Part A:
Authors:
 William F. McComas Michael P. CloughHiya Almazroa 
Title:
 The Role and Character of the Nature of Science in Science Education 
Year: 1998 Journal Name:
 The Nature of Science and Science Education
Volume
: 5
Page Numbers:
 3-39
URL:
 https://link.springer.com/chapter/10.1007/0-306-47215-5_1#citeas 
Authors:
William F. McComas
Title:
Ten Myths of Science: Reexamining What We Think We Know About the Nature of Science
 Year:
January 1, 1996
 Journal Name:
School Science and Mathematics
 Volume:
 96
 Page Numbers:
10-16
 URL: http://people.nnu.edu/jocossel/BIOL1010/Myths%20of%20Science.pdf  Authors:
William F McComas, Linda Abraham
 
Title:
Asking more effective questions
Year:
2004
 Journal Name:
Rossier School of Education
 Volume:
not stated
 Page
 Numbers: 1-16
 URL: http://www.nevadastemproject.org/Asking_Better_Questions.pdf  Summary:
 In this article, McComas and Abraham discuss the ways to ask more effective questions in a way to make conversations betters or dive into deeper thought. They stated that questions can be places into four quadrants: high or low order and either convergent and divergent. Low order is the simple questions very straight to the point “ what color is the lion” but high order questions require the student to elaborate more “ why do you think the lion is that color?” Convergent questions allows students to make other examples and no srcinal thought really needed, while divergent questions allows the student to use the question in a scenario. Another way that was discussed to bring about good questioning was the 3 intersecting circles. Each circle represents something as: The Matter ( the subject) , The Personal Reality ( the students relationship with subject), and The External Reality (broader perspective). It was stated that best questions were the higher-order questions, which were located of the circles overlapping.
 
Part B:
Authors:
 Ashburner M, Ball CA, et al.
Title:
 Gene Ontology: tool for the unification of biology 
Year:
 May 2000
Journal Name:
 Nature Genetics
Volume
: could not find
Page Numbers:
 25-29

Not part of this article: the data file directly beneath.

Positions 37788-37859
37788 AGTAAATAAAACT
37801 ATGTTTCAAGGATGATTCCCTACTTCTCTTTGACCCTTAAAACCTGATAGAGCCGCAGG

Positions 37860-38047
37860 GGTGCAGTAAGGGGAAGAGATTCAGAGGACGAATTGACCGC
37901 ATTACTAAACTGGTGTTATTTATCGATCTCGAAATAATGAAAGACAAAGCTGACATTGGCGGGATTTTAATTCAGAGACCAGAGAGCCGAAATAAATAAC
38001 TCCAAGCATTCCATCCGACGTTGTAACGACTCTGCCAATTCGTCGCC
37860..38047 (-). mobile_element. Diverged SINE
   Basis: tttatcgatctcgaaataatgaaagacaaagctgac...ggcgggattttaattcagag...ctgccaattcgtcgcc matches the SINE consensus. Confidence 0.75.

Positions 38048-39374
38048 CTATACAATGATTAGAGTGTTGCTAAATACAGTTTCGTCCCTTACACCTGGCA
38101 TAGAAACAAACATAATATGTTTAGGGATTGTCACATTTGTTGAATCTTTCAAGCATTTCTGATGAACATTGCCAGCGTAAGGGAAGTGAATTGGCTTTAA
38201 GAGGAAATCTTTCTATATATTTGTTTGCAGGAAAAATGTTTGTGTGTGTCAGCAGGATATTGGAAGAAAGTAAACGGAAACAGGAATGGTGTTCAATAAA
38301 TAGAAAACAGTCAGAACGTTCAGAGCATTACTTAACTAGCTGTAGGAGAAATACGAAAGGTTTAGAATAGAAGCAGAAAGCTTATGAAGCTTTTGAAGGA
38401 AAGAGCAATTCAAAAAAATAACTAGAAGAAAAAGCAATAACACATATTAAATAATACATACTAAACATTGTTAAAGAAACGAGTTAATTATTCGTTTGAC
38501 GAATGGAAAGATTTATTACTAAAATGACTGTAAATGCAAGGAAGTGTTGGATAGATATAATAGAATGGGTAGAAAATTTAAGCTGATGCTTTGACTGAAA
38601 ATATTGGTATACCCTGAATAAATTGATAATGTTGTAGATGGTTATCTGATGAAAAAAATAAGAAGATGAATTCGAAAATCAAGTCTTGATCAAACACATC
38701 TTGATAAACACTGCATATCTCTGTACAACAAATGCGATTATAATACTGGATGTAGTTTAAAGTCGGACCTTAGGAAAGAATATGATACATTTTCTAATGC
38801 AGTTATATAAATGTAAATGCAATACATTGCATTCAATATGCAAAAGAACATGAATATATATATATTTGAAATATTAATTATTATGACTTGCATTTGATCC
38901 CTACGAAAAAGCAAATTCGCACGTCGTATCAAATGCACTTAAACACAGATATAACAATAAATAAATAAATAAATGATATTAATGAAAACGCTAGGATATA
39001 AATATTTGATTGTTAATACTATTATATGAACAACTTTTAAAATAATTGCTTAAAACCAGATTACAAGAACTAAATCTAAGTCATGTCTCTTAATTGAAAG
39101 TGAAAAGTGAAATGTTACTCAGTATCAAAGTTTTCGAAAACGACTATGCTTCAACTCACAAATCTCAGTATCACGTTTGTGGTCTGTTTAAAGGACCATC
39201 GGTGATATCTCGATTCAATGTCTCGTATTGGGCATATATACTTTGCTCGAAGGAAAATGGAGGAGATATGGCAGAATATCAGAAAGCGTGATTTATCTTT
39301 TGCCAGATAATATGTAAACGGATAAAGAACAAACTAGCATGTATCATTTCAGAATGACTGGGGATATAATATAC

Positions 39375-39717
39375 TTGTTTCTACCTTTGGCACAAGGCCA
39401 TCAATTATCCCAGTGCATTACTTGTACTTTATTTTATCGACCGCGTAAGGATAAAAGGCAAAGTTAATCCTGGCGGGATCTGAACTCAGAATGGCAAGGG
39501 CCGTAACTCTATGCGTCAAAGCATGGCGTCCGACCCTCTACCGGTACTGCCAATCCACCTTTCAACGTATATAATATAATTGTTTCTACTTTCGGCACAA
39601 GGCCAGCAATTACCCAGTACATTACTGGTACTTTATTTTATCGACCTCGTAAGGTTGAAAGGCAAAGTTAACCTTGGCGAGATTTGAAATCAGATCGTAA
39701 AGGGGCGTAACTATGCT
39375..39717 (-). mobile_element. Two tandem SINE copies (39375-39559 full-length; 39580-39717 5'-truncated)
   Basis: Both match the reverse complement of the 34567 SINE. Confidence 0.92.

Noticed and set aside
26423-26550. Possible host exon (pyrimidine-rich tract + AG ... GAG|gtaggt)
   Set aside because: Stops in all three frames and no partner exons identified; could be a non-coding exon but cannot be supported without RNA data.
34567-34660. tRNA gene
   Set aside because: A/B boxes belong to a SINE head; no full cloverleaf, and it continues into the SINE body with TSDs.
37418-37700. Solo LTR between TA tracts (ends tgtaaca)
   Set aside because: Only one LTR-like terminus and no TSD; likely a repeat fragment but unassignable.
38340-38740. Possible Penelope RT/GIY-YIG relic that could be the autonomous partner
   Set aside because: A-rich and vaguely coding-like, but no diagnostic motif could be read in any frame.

URL:
 https://www.ncbi.nlm.nih.gov/pmc/articles/PMC3037419/ 
Authors:
 Michael Brownlee
Title:
 Biochemistry and molecular cell biology of diabetic complications
Year:
 December 2001
Journal Name:
 Nature: International Journal of science
 Volume:
 414
Page Number:
 813-820
URL:
 https://pdfs.semanticscholar.org/01b9/2c1ee816e31c9d2b154e7064b05c285f2a49.pdf  
Authors:
 Hiroaki Kitano
Title:
 Systems Biology: A Brief Overview
Year:
 March 1, 2002
Journal Name:
 Science
Volume:
 295
Page Numbers:
 1662-1664
URL:
http://science.sciencemag.org/content/295/5560/1662.full?casa_token=yFfwNPUJBCUAAAAA:NWZ0OxzFsWUodNAbzueE3VbDBInkDvIpBno02a4kh-znRsf10vcPQ-smUTvuG0EiutYNdiCkOYRW8dec 
Summary:
 In the article Systems Biology, Kitano writes about system-level understanding about biology. This means looking at the structure and function of the system more than the cells and proteins. The author describes it as an airplane, if you have all the parts (genes and proteins), but don’t how to work the plane or fly it (structure and function) what is the point. System-level understanding is put into 4 categories: System structure, system dynamics, the control methods, and design methods. The article also talks about robustness being essential for biological systems. Robustness can be seen in biological systems by: adaptation (ability to cope with environmental changes),  parameter insensitivity, and graceful degradation (a systems function after damage).
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